Conservation Sustainability

UNCA’s Bee Hotel

UNCA’s Bee Hotel

Photo by Nick Haseloff.

A New Hotel in Asheville Creates Cheerful Buzz

By Audra Goforth

Among the new hotels opening in and around downtown Asheville, a very special hotel was opened on the grounds of UNC Asheville’s campus. Last September, a unique structure of wooden boxes, located between University Heights and UNCA’s pollinator garden, was unveiled.

The Bee Hotel is a collaboration between UNCA and the Asheville Design Center’s DesignBuild Studio program. Bee hotels are gaining popularity around the world as the appreciation for pollinators grows. A team of dedicated students from both Clemson University and UNC Charlotte, who dubbed their team Studio Bee, collaborated on the idea of a pollinator habitat and worked together to create this project.

“There were a lot of sponsoring businesses that gave us materials to use,” says Sonia Marcus, UNC Asheville’s director of sustainability. “But the whole thing, kit and caboodle, was $5,000. That was the limit of what we could spend. Essentially people donated themselves to put the project together.”

UNCA’s Bee Hotel is ten by ten by six feet and constructed of mostly reclaimed and recycled material, supporting the campus’ motto of engaging in sustainability initiatives. Some of the lumber and cement blocks were left over from past building and remodeling projects, while other materials used were higher grade.

“The structure is made up of mostly steel and wood,” says Jackie Hamstead, environmental specialist at UNCA. “That makes the structure durable, but very heavy. The wooden blocks are this marine-grade plywood, which won’t release any toxins that could be harmful. Nothing that the structure is made up of will harm the bees.”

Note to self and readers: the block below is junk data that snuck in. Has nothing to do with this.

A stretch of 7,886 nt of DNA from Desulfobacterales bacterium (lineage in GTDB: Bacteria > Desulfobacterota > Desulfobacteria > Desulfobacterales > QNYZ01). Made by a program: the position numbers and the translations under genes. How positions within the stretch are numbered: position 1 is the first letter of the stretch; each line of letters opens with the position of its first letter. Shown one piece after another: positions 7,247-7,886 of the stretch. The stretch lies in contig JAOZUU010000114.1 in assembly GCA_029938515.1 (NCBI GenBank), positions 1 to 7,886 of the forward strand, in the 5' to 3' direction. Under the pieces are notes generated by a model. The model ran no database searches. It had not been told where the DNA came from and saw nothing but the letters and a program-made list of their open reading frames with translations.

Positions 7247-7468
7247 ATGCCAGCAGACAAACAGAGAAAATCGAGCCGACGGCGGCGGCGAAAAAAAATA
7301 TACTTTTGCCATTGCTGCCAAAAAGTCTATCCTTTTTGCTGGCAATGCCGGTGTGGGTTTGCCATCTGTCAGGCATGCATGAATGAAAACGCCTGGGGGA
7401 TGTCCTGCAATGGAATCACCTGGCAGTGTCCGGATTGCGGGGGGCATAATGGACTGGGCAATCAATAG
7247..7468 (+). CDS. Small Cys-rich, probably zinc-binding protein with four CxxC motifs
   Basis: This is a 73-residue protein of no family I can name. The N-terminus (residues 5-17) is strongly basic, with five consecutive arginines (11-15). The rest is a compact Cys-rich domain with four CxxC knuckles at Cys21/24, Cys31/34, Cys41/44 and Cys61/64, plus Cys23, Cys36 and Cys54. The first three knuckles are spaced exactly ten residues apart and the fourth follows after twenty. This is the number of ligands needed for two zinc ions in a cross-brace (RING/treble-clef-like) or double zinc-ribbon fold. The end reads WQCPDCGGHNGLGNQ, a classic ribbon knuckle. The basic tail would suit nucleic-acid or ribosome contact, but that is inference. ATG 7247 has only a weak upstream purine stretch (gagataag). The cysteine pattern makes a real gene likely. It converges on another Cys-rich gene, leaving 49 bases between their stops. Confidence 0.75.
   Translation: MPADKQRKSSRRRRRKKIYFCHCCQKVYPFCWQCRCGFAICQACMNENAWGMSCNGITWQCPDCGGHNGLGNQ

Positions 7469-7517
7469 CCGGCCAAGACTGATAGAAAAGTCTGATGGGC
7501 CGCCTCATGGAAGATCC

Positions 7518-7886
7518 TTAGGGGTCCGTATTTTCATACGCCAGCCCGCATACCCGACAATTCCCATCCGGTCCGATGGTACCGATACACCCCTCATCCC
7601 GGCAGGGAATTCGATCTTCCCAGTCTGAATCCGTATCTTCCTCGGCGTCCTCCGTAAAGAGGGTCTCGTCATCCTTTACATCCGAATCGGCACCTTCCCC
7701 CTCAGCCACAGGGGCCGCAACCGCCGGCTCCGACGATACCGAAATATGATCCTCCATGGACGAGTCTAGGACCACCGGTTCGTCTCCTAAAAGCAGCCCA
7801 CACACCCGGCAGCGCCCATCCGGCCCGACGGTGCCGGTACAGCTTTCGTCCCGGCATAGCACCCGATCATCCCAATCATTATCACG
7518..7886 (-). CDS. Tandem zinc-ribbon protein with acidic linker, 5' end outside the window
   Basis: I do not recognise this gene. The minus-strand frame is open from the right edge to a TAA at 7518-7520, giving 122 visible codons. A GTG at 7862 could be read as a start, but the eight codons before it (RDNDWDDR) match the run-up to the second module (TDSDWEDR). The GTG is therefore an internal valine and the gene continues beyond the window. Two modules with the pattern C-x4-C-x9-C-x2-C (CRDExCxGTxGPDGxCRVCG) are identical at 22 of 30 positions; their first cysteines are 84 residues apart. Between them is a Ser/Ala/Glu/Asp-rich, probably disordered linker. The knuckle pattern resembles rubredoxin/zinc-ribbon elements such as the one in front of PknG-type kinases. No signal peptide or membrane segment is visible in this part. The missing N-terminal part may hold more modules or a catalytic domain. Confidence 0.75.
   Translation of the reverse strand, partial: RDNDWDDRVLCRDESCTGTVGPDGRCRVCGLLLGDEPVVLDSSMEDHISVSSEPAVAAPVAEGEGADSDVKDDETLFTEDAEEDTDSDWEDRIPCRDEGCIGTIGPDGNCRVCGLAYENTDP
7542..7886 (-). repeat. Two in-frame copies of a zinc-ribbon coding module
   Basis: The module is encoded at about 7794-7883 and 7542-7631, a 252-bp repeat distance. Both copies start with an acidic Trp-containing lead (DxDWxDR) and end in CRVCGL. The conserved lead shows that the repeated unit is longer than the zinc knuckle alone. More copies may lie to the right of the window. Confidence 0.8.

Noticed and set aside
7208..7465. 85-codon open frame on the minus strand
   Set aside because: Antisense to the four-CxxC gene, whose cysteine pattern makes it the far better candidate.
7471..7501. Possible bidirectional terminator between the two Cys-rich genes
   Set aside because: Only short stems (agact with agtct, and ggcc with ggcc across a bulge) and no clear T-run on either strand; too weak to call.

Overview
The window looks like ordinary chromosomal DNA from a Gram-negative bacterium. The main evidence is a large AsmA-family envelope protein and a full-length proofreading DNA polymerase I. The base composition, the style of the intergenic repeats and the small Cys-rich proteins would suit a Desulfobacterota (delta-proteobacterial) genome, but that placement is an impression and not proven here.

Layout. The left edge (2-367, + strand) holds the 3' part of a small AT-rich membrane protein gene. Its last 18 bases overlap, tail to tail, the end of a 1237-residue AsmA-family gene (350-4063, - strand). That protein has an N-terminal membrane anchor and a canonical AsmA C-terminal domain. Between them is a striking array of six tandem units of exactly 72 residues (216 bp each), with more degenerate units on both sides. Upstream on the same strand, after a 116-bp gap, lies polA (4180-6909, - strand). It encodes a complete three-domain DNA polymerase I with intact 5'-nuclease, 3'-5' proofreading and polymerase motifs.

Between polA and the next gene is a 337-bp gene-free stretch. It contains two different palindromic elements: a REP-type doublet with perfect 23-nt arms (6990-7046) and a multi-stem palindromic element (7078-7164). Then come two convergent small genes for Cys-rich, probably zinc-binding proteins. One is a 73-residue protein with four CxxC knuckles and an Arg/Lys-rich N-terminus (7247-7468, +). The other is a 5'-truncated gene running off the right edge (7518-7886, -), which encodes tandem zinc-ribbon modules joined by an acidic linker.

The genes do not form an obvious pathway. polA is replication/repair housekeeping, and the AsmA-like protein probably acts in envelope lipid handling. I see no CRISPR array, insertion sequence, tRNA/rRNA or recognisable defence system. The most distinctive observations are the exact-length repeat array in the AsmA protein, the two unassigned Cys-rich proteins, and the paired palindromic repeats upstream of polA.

Students from campus clubs as well as Cathy Whitlock’s freshmen level class, Honeybees and Humans, interact with the Bee Hotel to support and monitor its inhabitants. UNCA’s Chancellor, Mary K. Grant says she supported the project from the ground up in hopes it would benefit the campus and community.

“I hope we use this opportunity as a teaching space, a gathering space, as a place to build community and a way to visualize our values,” says Chancellor Grant. “I loved the partnership of this project and am grateful for those involved.”

There are approximately 20,000 species of bees in the world and only seven are honeybees. While UNCA works hard to provide honeybees safe and supportive habitats, the Bee Hotel is specifically for solitary pollinators.

“Solitary bees do not live as colonies or produce honey,” says Phyllis Stiles, executive director of Bee City USA, “but like honeybees they feed their offspring ‘bee bread’ made from nectar and pollen. Solitary bees make a ball of it and lay an egg on top, and then create a protective ‘bubble’ around the egg and its bee bread.”

The Bee Hotel is not only a sanctuary for pollinators, but also a learning place for the Asheville community. Studio Bee created removable information panels about the project that can and will be updated over time. So take a trip to UNCA’s campus to visit the Bee Hotel. You will not need a reservation.

For more information visit sustainability.unca.edu, beecampus.org, beecityusa.org/resources and xerces.org/enhancing-habitat-for-native-bees.

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